Ritual in Myth and Experience


Thomas Rue, M.A.
December 1990, 2004. All rights reserved.

Rituals take many forms, from simple to highly complex. They serve important psychological/spiritual functions, and can be conducive either to mental health, or psychopathology.
Assayag (1988) calls ritual "a form of symbolic communication, definitively identical to spoken language and its functioning" (p. 116.)
Gallanter (1989) contends all rituals deal with the problem of transformations of state in human beings or, in nature. Obvious Western culture examples of the former are christenings, bar mitzvahs, weddings, and funerals.
Examples of the latter occur in nature-oriented religions such as those of Native Americans, Celtic pagans and others. The turning of the seasons is recognized as cause for celebration.
The great sabbats of European antiquity are Samhain (Halloween), Beltane (May Day), Imbolc (St. Bridget's Day), and Laghnasadh (Lammas.) Between each are the four seasonal equinoxes and solstices. These eight turning points mark annual transformations in the earth's being, as participants use the ritual to help internalize personal growth and change within themselves.
Gallanter continues: "Two rituals of particular relevance to new religions are those of therapy and salvation. Therapy or healing rituals aim to renew a damaged identity and to direct themselves toward the future... The combination of healing and salvation rituals as a kind of rite of passage is probably what makes religious conversion or induction, functionally speaking, such a powerful socializer of human behavior. Renunciation, expiation, and cleansing manifest themselves in such contexts. Individuals successfully transformed into new religions emerge in a metaphorically transformed sense as individuals resocialized into a new psychological world.
"The 'rite of passage' nature of such healing and salvation rituals in new religions typically involves three stages: separation (whether physical or psychological), transition, learning the new role and worldview), and incorporation (adopting the standards of the system and living by it). Moreover, they effectively impress on the initiate: 1) how a change in one's self is sequentially managed within a particular structure with the assistance or guidance of a particular person or group; and 2) how the outcomes can be ultimately attributed to one's own efforts" (p. 215, emphasis added.)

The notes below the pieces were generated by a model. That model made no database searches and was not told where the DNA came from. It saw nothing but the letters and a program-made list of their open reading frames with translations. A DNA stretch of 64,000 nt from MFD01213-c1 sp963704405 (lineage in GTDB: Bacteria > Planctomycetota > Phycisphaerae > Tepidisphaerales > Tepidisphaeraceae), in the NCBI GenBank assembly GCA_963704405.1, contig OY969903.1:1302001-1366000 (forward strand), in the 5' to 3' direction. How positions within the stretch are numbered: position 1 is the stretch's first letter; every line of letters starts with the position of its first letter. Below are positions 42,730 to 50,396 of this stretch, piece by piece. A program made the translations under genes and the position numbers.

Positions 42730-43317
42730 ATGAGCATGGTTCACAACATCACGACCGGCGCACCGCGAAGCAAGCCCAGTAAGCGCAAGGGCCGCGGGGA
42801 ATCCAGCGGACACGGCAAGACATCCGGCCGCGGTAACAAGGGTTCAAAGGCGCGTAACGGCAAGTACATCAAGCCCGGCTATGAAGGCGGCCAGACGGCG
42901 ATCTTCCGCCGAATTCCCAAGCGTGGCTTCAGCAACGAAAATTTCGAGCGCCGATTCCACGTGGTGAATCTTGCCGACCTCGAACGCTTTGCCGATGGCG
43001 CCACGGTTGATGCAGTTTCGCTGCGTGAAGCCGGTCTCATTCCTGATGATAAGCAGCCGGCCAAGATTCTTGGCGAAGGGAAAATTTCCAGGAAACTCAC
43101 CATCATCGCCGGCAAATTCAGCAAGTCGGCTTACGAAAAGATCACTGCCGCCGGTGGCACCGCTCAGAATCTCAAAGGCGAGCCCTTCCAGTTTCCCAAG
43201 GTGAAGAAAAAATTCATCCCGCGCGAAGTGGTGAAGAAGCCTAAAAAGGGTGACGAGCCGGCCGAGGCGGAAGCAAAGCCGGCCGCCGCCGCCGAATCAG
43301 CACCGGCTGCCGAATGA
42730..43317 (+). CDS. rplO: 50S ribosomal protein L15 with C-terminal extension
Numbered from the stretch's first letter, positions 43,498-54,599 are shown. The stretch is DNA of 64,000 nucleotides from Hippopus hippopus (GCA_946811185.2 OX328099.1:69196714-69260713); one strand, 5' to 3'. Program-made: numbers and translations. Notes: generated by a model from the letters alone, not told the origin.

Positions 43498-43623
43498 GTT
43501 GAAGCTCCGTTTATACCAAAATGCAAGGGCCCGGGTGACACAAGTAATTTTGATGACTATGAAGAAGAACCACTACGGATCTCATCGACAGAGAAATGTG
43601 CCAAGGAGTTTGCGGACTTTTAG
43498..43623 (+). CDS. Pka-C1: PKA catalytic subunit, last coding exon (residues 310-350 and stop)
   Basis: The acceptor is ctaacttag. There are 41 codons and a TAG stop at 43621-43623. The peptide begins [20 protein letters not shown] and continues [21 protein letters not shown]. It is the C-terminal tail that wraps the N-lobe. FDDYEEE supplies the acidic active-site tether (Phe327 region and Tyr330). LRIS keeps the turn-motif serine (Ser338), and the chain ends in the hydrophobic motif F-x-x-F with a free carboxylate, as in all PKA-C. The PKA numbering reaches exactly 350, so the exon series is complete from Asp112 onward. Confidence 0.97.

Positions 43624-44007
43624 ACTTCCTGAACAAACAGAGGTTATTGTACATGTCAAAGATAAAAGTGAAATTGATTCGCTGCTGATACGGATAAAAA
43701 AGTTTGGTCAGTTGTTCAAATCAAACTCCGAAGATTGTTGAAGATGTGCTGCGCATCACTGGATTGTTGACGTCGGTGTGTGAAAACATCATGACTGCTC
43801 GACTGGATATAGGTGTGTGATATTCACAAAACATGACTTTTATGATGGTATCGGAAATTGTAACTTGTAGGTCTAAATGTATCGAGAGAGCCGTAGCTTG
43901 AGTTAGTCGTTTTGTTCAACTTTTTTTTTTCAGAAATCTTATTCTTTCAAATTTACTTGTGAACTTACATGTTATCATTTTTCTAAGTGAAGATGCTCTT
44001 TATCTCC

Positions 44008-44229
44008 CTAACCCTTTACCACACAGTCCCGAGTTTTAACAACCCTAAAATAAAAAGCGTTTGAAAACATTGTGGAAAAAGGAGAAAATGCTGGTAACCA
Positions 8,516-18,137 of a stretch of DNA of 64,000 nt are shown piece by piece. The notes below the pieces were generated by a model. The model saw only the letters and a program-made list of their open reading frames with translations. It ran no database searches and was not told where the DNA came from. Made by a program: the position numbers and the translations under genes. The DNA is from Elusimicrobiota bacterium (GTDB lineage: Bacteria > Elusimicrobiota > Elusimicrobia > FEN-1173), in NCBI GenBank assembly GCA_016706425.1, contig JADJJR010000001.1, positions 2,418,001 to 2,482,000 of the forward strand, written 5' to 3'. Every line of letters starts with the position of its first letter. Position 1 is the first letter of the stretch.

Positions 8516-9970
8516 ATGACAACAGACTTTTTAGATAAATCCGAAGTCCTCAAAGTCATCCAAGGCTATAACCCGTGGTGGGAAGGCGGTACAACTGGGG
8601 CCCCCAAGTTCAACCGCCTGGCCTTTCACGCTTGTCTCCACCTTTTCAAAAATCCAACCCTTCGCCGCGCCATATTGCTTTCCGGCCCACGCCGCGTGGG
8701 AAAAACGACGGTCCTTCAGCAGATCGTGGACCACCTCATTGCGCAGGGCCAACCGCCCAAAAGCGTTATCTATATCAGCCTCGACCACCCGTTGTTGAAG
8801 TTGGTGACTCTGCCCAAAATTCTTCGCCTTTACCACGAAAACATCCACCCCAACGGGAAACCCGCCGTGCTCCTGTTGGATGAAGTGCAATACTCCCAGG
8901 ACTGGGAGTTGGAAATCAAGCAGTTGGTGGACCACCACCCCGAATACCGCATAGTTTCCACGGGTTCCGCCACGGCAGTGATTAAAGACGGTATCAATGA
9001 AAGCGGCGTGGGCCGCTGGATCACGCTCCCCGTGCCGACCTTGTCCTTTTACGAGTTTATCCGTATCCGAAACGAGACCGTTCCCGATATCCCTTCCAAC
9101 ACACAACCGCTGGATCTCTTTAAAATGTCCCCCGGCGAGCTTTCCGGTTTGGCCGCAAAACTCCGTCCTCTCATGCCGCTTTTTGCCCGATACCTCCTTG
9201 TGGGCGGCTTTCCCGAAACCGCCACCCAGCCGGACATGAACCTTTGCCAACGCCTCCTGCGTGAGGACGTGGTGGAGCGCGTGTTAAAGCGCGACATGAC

Interesting examples of ritual in the mundane world cited by Moyers (1987) in the context of Court proceedings: "...one of my colleagues had been asked by a friend... 'Why do you need the mythology?' She held the familiar, modern opinion that 'all these Greek gods and stuff' are irrelevant to the human condition. What she did not know -- what most do not know -- is that the remnants of all that 'stuff' line the walls of our interior system of belief, like shards of broken pottery in an archaeological site. But we are organic beings, there is energy in all that 'stuff.' Rituals evoke it. Consider the position of judges in our society, which Campbell saw in mythological, not sociological terms. If this position were just a role, the judge would wear a gray suit instead of the magisterial black robe. For the law to hold authority beyond mere coercion, the power of the judge must be ritualized, mythologized. So must much of life today, Campbell Said, from religion and war to love and death" (p. xiv.)
According to Sharon Devlin, quoted in Adler (1986): "The purpose of ritual is to change the mind of the human being. It's a sacred drama in which you are the audience as well as the participant. The purpose of it is to activate parts of the mind that are not activated by everyday activity. We are talking about the parts of the mind that produce the psychokinetic, telekinetic power, whatever you want to call it -- the connection between the eternal power and yourself. As for why ritual, I think that human beings have a need for art and art is ritual. I think that when we became sapient, we became capable of artistic expression. It is simply a human need" (p. 141.)


  • Adler, M. (1986), Drawing Down the Moon: Witches, Druids, Goddess-worshippers and other Pagans in America today,. Boston: Beacon Press.

  • Assayag, J. (1988), The basket, hair, the Goddess and the world: An essay on South Indian symbolism, Diogenes, summer 1988, 142:113-135. Journal of the International Council for Philosophy and Humanistic Studies, (Firenze, Italy.)

  • Campbell, J. (1988), The Power of Myth. New York: Doubleday.

  • Galanter, M. (1989), Cults and New Religious Movements: A report of the American Psychiatric Association, Washington: APA.